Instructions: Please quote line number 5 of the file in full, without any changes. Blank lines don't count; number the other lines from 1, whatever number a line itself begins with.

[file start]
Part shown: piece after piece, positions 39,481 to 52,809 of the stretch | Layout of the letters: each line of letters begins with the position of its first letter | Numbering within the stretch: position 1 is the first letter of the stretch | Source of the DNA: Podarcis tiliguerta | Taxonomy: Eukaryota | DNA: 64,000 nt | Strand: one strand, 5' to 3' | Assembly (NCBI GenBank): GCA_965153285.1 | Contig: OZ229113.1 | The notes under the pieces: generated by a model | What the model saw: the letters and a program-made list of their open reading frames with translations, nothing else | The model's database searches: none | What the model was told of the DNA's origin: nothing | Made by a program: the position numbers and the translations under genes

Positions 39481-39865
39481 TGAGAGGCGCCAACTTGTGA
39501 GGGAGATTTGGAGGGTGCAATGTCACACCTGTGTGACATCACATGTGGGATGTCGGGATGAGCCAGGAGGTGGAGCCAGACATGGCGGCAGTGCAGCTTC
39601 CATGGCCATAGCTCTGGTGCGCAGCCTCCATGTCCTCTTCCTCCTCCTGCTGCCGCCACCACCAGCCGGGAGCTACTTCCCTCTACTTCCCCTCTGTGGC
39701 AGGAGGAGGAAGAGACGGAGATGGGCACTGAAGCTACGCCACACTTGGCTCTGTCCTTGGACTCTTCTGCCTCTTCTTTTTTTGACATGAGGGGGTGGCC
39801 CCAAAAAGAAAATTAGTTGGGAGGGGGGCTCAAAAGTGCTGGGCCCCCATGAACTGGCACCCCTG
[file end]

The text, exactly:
39601 CATGGCCATAGCTCTGGTGCGCAGCCTCCATGTCCTCTTCCTCCTCCTGCTGCCGCCACCACCAGCCGGGAGCTACTTCCCTCTACTTCCCCTCTGTGGC